October 2022

What affects student motivation?

Students come to the classroom with a complex range of social and cultural contexts, schooling experiences, and educational beliefs, and it is always a challenge to find the ingredients to motivate them.

We know that the motivational state of students influences a multitude of factors that affect learning, including memory, attention, information processing, decision-making, problem-solving, and social interaction.

Text by: Anastasia Spyropoulou

Let’s examine what affects student motivation:

  1. Family background

Separated or divorced parents, single mothers or fathers, and violent home environments, to name just a few, play an important role in student motivation, engagement, and performance. It’s crucial to gather as much information as possible about our students from the school administration. This will help us identify ‘vulnerable’ individuals in our classroom and provide extra support when needed.

  1. Economic background

Are parents unemployed or underemployed? Parental unemployment and job insecurity have been related to poorer school achievement and academic performance in children and adolescents. This should be taken into consideration. We may be required to further support these students to reach academic standards.     

  1. Students’ needs and interests

It’s obvious that we should get to know our students, but how well do we really know the young people who are sitting in our classroom? Taking a bit of time and care to get to know them as individuals can make us more effective and impactful teachers. Beyond just finding out our students’ names, ages, allegiance to a sports team, and family backgrounds, it’s important to dig a bit deeper and discover their learning interests and strengths.

A questionnaire, in which students tick on a list of hobbies and extra curriculum activities, distributed at the beginning of the school year, would be most helpful. It’d allow us to design tasks and activities that match our students’ interests and needs and create educational experiences that are motivational, engaging, and enjoyable.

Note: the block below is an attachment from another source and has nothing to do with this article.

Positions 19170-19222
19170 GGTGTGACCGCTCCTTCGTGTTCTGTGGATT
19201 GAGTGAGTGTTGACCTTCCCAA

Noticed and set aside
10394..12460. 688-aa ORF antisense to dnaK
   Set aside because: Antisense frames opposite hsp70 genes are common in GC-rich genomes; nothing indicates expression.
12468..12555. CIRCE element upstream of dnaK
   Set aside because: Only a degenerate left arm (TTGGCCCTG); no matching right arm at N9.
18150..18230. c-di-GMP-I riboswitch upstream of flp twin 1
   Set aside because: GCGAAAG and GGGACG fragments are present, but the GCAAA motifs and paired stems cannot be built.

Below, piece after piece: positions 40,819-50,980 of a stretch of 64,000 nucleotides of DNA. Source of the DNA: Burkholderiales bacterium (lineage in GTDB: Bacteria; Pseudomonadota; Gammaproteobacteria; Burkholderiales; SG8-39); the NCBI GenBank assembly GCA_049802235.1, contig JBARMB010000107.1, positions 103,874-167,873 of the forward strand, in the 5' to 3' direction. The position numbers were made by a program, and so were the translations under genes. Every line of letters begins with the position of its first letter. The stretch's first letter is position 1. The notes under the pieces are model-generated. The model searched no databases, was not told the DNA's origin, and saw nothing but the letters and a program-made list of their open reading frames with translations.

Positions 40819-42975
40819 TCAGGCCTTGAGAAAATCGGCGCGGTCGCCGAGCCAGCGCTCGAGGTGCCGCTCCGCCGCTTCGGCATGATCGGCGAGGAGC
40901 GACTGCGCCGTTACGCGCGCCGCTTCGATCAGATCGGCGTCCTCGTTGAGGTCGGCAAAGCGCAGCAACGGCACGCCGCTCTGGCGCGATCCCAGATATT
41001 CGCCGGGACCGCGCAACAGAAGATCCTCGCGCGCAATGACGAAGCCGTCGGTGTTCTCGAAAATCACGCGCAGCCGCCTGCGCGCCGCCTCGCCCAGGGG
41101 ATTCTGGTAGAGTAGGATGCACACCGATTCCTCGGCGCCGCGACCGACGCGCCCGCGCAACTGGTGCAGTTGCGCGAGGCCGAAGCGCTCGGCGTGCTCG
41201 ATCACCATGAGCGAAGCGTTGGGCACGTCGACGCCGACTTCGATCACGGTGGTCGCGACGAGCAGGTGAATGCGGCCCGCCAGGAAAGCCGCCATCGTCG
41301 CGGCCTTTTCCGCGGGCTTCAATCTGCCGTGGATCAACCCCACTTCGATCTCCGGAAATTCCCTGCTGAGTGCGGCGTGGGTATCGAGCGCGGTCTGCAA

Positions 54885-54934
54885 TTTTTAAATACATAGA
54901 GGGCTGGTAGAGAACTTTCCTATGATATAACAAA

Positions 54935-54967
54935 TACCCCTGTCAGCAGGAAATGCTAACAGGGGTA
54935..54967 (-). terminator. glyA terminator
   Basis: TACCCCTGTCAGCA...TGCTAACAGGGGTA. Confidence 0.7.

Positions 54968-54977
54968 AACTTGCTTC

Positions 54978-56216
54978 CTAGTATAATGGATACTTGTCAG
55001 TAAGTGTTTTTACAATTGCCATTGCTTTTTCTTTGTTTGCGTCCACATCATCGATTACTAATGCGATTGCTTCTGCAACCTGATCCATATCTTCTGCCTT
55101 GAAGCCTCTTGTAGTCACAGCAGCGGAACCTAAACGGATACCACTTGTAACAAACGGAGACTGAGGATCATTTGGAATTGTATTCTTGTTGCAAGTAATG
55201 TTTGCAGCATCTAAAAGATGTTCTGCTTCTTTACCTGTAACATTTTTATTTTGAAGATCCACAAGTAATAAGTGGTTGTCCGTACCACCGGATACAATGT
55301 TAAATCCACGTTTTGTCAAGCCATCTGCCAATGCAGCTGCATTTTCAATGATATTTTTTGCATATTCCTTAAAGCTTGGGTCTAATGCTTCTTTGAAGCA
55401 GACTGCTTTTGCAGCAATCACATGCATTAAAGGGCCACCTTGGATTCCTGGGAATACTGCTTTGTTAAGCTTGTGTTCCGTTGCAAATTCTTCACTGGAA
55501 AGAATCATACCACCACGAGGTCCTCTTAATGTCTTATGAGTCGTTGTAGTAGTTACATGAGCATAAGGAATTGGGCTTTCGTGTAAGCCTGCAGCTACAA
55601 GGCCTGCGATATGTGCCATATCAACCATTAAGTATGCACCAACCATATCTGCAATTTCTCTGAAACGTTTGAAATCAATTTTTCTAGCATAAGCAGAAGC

Getting to know who our students are as individuals can also help us to provide an inclusive, respectful, and accepting classroom environment. This not only keeps them highly engaged in learning but also encourages them to open up and seek support when needed.

Some students may feel too shy to speak up in classroom discussions, and may not enjoy large-group tasks or volunteering to deliver presentations as much as other students might. Instead, these students could feel more comfortable expressing their views in pair work, or through chat rooms, or in one-to-one conversations. Allowing for these differences by using a variety of teaching strategies can help all students experience success while developing their confidence.

Understanding our students’ interests will assist us in providing them with quality learning opportunities. By encouraging them to explore areas they are interested in – for example, the environment – they will be more likely to be motivated and engage with the learning process.

Not in the very distant past, students were viewed as empty vessels waiting to be filled with knowledge -certain knowledge. The physical environment was one of hierarchy and control -desks in rows, children facing their teacher who controlled subject matter, talk, and activities from the front of the room. The focus was on rote learning and correctly recalling information.

Over time, this has shifted -mercifully! That’s not to say that teacher-directed learning episodes don’t have their place; indeed they do. Nor is it to say that the ‘chalk and talk’ model is extinct or always undesirable, because it isn’t.

Twenty-first-century life is very different and it isn’t effective to keep on trying to pump out students like a production line. We live in what is called the information or digital age.

The kinds of skills that students need if they are to thrive in this contemporary world are quite different from the past. Technology has contributed significantly to the changing educational landscape we now occupy. As a result, approaches to education have shifted from a teacher or knowledge-centered approach to a student or learner-centered one.

Can we make this shift happen for the benefit of our students? Yes, we can. The important thing is to have the capacity to reflect on our own practice and familiarize ourselves with evidence-based research into effective teaching.

To be effective, learning must be active. Effective and active learning are interdependent and one cannot occur without the other. They are two sides of the same coin. When learning is effective, students are motivated and engaged. They accept responsibility for their learning, work together to achieve shared goals, listen to others’ ideas, and support one another through challenges.

The effectiveness of active learning is not only limited to academic or cognitive but also extends to social and personal development.

As the saying goes “The best teachers tell you where to look, but not what to see”.